This is an odd film.
It marks the first pairing of Gene Wilder and Richard Pryor, although Pryor is absent for about the first two thirds of the movie. Its plot is very strange, starting on a moving train, then moving to a rural setting, and then somehow moving back to the train, then back off, then on again, all while the train is making one trip across the country, which seems structurally bizarre to me. The genre of the film is kind of a mix, with plenty of comedy (particularly buddy comedy), a fair amount of romance, and a lot of elements of gangster and espionage movies. The characters and their dynamics seem kind of strange too, but each performer works well for the role he/she is given. It has its moments that feel kind of forced, and others that feel uncomfortable (if only politically), but overall, I understand why it made its way onto AFI’s “Funniest Movies” list. There were times when I hoped the plot would go in a particular direction I’d imagined only to be disappointed as the film went a more boring route, but this is a fun film that balances a thriller plot with killer comedy very well, making for an enjoyable experience. It’s nothing brilliant – I’m actually struggling to write this review because I’ve forgotten so many of the details of the film – but it’s good.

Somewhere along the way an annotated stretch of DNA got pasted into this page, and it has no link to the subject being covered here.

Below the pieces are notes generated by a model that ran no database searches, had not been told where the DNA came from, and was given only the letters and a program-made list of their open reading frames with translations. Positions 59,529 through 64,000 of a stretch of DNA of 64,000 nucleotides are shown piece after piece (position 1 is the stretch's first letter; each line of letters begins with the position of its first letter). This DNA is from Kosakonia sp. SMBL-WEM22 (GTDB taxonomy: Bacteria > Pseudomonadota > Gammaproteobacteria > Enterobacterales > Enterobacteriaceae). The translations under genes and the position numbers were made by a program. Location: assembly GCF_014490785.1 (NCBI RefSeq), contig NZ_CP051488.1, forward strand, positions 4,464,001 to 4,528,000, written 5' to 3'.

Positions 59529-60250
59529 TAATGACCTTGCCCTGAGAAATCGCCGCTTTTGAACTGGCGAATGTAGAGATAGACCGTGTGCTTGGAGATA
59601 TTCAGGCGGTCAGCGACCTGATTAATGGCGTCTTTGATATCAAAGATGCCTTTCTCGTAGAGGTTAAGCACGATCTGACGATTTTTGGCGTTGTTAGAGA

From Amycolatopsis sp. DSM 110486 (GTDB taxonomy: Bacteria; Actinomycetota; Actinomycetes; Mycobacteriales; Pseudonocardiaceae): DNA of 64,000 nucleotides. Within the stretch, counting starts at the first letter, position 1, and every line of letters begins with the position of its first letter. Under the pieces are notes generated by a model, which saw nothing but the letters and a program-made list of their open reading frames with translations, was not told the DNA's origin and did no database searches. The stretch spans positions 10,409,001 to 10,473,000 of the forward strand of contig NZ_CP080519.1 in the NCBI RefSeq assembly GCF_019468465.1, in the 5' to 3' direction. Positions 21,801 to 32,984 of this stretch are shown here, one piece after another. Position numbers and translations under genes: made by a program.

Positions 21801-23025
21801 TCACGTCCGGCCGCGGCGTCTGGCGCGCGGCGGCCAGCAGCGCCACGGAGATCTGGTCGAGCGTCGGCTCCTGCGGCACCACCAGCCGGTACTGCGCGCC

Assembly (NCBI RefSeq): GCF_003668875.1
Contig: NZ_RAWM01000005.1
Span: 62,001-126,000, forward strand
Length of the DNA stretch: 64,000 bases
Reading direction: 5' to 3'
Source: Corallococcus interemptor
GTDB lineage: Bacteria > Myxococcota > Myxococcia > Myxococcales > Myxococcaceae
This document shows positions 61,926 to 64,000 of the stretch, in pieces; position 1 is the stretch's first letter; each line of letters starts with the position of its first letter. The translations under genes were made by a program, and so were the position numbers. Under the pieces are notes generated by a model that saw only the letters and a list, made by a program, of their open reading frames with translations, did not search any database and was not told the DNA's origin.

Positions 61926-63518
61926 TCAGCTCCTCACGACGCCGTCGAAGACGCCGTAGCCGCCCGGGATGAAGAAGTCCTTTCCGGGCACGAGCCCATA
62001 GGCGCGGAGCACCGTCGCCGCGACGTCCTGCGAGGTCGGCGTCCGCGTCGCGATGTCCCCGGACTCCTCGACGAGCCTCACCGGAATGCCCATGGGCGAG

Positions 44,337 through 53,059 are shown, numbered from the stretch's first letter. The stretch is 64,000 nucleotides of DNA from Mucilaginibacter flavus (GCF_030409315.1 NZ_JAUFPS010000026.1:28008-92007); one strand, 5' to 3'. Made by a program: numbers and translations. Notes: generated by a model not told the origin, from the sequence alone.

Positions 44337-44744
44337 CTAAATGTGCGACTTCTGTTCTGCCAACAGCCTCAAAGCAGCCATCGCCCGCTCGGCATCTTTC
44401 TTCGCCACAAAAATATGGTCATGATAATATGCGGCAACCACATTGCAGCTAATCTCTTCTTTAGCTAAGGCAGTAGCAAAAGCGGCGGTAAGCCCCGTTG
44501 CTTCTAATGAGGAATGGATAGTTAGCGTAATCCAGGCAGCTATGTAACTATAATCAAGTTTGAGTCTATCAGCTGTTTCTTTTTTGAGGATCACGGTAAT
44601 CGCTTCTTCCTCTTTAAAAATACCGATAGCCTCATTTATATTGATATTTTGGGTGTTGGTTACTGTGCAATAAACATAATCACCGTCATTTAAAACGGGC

Oh, and it gets bonus points for a solid score by Henry Mancini and nice contributions from Richard Kiel (James Bond’s “Jaws”) and Scatman Crothers.